Albert Einstein’s general theory of relativity changed the world as we know it. A century after a Manchester alumnus proved the theory, Professor Camden Reeves is celebrating the moment through music.
Arthur Stanley Eddington, a physicist and mathematician who studied at Owen’s College – now The University of Manchester – led an expedition to the island of Principe in May 1919 to measure the stars around a solar eclipse. The measurements proved starlight shifted precisely according to Einstein’s equations, and proved that mass can warp space. Einstein was propelled to world fame.
Inspired by the centenary of Eddington’s experiment and what it meant to our understanding of light, time and space, Camden Reeves, Professor of Music in Manchester’s Faculty of Humanities, has composed a new orchestral piece Light Speed with Time Canons, which premiered on 6 November 2019 in a performance by the BBC Philharmonic Orchestra, led by Australian conductor Simone Young.
I think art reveals truths about the universe in a different way.
The composition has been masterminded by Camden to reflect the general theory of relativity, and is a celebration of Eddington, whose experiment changed everything, and yet is unfamiliar to many.
“I think art reveals truths about the universe in a different way and there's a lot of the parallels that manifest in the music that I've written – particularly rhythmically and harmonically,” Professor Reeves says.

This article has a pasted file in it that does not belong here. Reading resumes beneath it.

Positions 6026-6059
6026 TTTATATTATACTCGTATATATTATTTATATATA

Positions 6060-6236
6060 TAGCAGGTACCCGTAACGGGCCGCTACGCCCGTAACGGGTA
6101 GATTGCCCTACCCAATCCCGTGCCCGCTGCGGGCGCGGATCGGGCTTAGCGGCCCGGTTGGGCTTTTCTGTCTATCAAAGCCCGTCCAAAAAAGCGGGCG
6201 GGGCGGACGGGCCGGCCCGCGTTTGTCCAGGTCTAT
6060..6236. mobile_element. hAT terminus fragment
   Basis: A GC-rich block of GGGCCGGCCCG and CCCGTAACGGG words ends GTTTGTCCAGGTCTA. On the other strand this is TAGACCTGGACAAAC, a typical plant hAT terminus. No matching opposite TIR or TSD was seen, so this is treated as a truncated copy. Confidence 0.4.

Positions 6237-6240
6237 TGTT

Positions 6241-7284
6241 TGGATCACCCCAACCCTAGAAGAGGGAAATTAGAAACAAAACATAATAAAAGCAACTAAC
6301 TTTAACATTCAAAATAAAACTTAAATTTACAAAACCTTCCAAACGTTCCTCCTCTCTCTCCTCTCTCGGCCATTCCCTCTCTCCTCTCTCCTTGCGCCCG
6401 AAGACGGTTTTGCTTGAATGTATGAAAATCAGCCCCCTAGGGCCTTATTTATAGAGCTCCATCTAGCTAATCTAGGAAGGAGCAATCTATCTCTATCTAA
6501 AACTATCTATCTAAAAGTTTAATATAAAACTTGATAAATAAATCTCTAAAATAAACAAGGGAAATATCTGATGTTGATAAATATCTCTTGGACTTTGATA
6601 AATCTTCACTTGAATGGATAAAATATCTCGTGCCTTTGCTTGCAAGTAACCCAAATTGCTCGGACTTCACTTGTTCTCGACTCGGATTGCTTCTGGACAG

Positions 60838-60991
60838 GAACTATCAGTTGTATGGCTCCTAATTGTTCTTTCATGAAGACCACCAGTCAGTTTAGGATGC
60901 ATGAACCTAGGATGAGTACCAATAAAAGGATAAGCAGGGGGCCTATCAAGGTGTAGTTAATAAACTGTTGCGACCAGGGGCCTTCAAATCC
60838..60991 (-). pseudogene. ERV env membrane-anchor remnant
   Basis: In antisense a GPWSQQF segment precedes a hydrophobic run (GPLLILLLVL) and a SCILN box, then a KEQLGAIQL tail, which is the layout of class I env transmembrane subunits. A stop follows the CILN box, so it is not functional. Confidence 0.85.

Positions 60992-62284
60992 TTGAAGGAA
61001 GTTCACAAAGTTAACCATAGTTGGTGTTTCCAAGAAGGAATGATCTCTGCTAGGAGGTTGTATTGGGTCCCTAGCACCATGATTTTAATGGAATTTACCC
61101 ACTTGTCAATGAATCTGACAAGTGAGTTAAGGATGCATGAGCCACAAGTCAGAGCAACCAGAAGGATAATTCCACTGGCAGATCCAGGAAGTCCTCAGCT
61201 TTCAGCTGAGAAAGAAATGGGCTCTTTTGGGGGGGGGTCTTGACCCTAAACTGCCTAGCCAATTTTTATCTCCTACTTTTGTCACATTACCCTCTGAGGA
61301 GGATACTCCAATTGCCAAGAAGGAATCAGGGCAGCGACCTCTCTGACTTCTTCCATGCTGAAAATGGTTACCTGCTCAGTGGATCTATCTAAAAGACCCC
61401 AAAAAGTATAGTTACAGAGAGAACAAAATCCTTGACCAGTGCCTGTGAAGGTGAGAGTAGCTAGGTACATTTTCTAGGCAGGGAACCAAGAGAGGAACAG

A lifelong passion for science meant inspiration for his homage to the theory came easily, allowing music to complement the physical theory.
“I felt that this project is a kind of summation of all the compositional research I've been doing for about 20 years because I've been exploring canons as a musical principle,” he explains. “The piece seemed to be writing itself in a way that was quite odd because it’s normally really hard work but all these threads seem to come together neatly.”
Light Speed with Time Canons was commissioned by the BBC Philharmonic Orchestra in Manchester and is dedicated to Emeritus Professor of Music John Casken, “a constant and shining light of inspiration” to Professor Reeves.
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